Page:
“Food prepared in a smoker is always a treat, so building a backyard smoker is a perfect project for those who love to combine making things and eating things,” reads the intro to William Gurstelle‘s newest project for MAKE, the Nellie Bly Smoker, which appears on the pages of MAKE Volume 32. The body of this unique smoker is an open head 55-gallon drum, said to have been invented by famous adventurer, reporter, and industrialist Nellie Bly. Unlike most traditional drum smokers, this electric smoker features a two-box configuration, which allows for great temperature control and opens up possibilites for either hot or cold smoking. Pictured above is MAKE Projects Editor Keith Hammond and his dog, Gage, getting ready to test the project by hot-smoking tri-tips. Pictured below is the basic smoker diagram.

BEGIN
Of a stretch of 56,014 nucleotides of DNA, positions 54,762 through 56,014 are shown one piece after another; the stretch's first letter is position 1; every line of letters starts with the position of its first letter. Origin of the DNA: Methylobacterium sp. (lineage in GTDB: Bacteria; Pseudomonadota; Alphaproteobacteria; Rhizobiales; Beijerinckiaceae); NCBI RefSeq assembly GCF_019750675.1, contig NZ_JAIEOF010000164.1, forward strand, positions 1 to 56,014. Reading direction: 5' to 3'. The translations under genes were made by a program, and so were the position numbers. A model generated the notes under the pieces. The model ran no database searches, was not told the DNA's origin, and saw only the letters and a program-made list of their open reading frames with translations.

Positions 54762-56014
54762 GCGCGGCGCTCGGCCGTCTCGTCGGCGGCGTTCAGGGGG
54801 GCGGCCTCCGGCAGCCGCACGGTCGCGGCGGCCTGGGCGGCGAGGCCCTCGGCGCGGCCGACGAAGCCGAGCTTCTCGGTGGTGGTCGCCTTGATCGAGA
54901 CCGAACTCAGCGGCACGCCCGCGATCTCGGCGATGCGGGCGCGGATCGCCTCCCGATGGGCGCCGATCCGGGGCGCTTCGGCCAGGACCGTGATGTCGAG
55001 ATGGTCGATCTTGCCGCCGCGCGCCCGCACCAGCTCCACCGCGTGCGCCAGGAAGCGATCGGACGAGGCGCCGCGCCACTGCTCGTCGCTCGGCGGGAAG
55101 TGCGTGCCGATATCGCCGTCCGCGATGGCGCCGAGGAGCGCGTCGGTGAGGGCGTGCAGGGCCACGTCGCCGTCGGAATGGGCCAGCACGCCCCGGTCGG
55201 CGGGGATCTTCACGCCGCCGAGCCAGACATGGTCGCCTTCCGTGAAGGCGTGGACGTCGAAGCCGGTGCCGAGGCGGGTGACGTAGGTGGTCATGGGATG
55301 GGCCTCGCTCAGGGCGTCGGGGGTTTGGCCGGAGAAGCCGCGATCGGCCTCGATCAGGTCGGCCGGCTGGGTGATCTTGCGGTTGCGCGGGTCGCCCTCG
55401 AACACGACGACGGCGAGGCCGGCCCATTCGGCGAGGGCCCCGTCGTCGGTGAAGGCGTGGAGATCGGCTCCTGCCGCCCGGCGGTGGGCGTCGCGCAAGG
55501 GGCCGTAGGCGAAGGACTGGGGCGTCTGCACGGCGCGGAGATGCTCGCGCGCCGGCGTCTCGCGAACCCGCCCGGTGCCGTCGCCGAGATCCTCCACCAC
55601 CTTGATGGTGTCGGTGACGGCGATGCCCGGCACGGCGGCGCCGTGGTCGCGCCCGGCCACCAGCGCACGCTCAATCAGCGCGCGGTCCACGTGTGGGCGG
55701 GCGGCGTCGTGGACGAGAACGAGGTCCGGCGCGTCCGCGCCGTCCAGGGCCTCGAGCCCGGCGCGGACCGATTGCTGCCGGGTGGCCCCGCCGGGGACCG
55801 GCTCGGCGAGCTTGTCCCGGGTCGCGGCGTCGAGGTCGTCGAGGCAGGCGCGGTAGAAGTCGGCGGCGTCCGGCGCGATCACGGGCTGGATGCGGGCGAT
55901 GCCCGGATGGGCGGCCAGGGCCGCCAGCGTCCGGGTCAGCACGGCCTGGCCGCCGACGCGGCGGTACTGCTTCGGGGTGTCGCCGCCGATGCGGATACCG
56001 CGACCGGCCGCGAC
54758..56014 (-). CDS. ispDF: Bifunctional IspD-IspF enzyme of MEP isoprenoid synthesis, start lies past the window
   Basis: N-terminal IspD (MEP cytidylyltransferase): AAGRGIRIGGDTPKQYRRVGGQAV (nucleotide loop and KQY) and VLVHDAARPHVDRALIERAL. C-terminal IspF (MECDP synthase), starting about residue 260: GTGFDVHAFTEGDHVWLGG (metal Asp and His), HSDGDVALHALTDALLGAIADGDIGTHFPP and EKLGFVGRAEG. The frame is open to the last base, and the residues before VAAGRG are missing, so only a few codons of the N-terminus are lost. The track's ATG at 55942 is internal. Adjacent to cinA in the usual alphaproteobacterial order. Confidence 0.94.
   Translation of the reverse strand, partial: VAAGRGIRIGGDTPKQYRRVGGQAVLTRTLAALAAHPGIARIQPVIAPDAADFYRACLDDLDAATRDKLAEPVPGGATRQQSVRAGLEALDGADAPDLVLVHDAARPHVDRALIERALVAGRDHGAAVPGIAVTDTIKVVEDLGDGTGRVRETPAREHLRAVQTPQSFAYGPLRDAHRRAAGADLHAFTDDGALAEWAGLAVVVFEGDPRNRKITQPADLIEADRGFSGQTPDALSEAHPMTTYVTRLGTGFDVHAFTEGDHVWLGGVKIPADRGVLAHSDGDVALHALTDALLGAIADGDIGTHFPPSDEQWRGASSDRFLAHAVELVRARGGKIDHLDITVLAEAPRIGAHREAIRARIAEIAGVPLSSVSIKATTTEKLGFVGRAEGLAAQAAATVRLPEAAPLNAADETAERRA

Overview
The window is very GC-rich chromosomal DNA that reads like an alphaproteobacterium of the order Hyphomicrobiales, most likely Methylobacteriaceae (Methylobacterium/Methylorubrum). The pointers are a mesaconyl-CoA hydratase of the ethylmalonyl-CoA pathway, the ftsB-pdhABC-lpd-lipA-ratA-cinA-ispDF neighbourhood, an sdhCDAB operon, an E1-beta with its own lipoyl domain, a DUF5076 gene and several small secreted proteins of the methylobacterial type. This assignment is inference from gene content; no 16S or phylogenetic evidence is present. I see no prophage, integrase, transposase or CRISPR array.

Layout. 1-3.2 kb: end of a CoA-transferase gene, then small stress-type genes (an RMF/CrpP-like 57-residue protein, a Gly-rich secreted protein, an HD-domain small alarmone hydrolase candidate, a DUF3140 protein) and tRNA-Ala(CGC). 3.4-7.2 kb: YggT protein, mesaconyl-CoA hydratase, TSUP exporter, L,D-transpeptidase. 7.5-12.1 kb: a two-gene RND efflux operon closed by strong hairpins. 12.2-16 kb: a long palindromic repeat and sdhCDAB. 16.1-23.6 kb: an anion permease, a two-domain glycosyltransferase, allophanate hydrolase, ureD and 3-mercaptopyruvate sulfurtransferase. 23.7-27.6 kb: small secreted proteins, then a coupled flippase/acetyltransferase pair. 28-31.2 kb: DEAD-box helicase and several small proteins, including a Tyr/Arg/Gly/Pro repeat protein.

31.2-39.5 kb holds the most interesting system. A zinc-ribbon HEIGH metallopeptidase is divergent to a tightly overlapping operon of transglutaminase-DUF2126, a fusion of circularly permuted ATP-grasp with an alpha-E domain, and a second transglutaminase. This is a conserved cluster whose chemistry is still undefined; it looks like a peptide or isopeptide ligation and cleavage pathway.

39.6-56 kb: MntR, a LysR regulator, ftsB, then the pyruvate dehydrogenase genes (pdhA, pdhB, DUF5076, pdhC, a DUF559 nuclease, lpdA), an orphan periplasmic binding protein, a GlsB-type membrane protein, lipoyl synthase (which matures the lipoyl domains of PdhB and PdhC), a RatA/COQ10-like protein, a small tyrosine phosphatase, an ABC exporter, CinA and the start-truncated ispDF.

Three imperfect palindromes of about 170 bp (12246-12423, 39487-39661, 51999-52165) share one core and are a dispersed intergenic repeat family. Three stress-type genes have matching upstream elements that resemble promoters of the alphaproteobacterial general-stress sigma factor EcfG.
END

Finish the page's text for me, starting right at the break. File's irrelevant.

How does it work? Inside the firebox an electric hot plate heats wood chips in a shallow pan to generate smoke. A louver in the bottom controls airflow. The food box or smoke chamber has two sealed doors for access, a grill to support food, and four eyebolts for hanging food. Two thermometers monitor the temperature inside. A flexible, extensible duct carries smoke from the firebox to the food box. The temperature inside the food box is controlled by shortening or lengthening the smoke duct. To help draw the smoke upward over the food, the food box is raised above the firebox by a stand, and fitted with a chimney.
Check out the full build instructions starting on page 94 of Volume 32, or on Make: Projects.